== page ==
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Wednesday, June 02, 2010 

Spree-killings and few consolations.

It's one of those days where there doesn't seem to be anything to take in consolation. Frankly though, we were overdue something along the lines of what's happened today in Cumbria; whether down to our gun laws, or just pure luck, to go 14 years between major spree killings when other countries, America most notably and even Germany, which has experienced two major school massacres in that time, have seen numerous such incidents is almost something to be seen as an achievement. That we have never had a mass school shooting involving either a present or former pupil is also something which is sadly increasingly rare, and again, I'm more than inclined to believe that has something to do with our gun laws, which considering I'm a social libertarian on almost everything else is also something I don't admit lightly.

From what we currently know, Derrick Bird's apparently senseless (as we shall probably learn in the coming days and weeks, it's very rare that anyone's actions in such cases are genuinely senseless) shooting rampage is also one of the rarer examples which isn't just confined to either a place of work or education, and even rarer in that it covered such a large radius. In that, it is chillingly resemblant of the Hungerford massacre, although even Michael Ryan only covered around 7 miles during his spree, while Bird appears to have travelled anywhere up to 20 miles, shooting seemingly randomly, although a pattern might yet emerge. The real reasons, if there were any behind Ryan's massacre, have never been properly explained; Bird it seems at least started out by killing at least one person he knew and may well have had an argument with, and fresh reports are suggesting that he also killed his twin brother and his solicitor, almost bringing some kind of possible order to proceedings.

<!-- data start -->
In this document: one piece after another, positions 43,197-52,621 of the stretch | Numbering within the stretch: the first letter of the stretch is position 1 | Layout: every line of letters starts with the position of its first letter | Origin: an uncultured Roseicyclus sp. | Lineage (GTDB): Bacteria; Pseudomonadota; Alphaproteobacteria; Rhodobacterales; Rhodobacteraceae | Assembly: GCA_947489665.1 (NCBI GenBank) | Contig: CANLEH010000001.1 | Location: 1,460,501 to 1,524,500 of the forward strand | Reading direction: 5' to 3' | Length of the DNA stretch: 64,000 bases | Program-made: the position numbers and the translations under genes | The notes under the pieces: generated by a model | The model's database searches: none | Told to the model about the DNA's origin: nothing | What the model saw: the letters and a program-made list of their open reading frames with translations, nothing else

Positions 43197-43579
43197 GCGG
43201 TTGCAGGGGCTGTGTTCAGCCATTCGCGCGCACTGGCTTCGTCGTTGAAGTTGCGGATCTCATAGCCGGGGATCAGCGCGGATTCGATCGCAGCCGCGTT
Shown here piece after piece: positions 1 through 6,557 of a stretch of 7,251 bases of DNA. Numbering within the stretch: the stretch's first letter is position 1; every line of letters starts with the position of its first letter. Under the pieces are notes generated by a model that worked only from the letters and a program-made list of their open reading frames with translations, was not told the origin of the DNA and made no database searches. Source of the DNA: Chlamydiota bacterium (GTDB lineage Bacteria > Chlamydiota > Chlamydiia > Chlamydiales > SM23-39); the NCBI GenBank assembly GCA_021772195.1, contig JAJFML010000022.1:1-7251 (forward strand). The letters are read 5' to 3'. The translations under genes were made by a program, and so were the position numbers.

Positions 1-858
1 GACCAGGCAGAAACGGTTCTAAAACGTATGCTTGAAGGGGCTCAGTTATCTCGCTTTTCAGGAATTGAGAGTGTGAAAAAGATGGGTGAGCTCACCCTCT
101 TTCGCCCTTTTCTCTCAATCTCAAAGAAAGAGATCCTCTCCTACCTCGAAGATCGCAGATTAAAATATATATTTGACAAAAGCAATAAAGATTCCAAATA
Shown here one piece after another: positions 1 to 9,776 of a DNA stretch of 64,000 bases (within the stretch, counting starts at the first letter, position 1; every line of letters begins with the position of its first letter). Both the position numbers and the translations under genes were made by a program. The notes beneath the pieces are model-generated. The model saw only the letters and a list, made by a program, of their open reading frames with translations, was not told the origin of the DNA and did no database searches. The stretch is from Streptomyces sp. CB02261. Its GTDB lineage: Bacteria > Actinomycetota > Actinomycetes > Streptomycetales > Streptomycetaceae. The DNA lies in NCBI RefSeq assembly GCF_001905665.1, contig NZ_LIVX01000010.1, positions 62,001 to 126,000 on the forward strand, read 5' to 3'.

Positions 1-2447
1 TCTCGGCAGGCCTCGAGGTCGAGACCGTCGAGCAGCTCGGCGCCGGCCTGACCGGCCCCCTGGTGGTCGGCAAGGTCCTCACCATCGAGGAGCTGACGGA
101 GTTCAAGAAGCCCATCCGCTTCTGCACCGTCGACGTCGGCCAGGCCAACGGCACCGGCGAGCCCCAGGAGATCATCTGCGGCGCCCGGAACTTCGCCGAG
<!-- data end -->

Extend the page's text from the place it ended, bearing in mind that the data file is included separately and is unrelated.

Unlike with school shootings, I find it doubtful that media coverage in this case is likely to influence anyone into a copycat action, although I'm more than sympathetic towards the view that all such massacres are essentially copycat crimes. While you can point to the fact that murder has been around as long as humans themselves have, it's only been relatively recently that spree killings involving either one or two individuals have become so sadly familiar, separate as they are from serial murderers who commit their crimes over time rather than all in one go, and almost always ending in either suicide or suicide by cop. Alienated teenagers are far more impressionable than the middle-aged likes of Bird, and often reach out to anti-heroes who they seem to imagine either reflect themselves or would understand what they're going through, never more aptly illustrated than by how the Virginia Tech mass-murderer Cho Seung-hui paid "tribute" to Eric Harris and Dylan Klebold, the Columbine school shooters, in the media pack he sent to NBC. They know that their actions will be recorded for prosperity by a compliant media, further encouraging their belief that even if they die, they'll be remembered for a long time to come.

Whatever it was that pushed Bird over the edge, and that he's been described by almost everyone as a friendly, approachable man and hardly the archetypal lonely, mentally unbalanced grudge pursuer we often associate with such crimes, the hope has to be that something can be learned from today's terrible events. No one's being openly critical as yet, but that Bird was able to essentially completely control events without any seeming intervention by the police over three hours has to be something to be investigated to see whether he could have been stopped sooner. What shouldn't be on the agenda is any further tightening of our already draconian gun laws, although undoubtedly that will be something that will be revisited. Sometimes such events truly are unpredictable and unavoidable - it's when they happen that we need to be able to stop them in their tracks.

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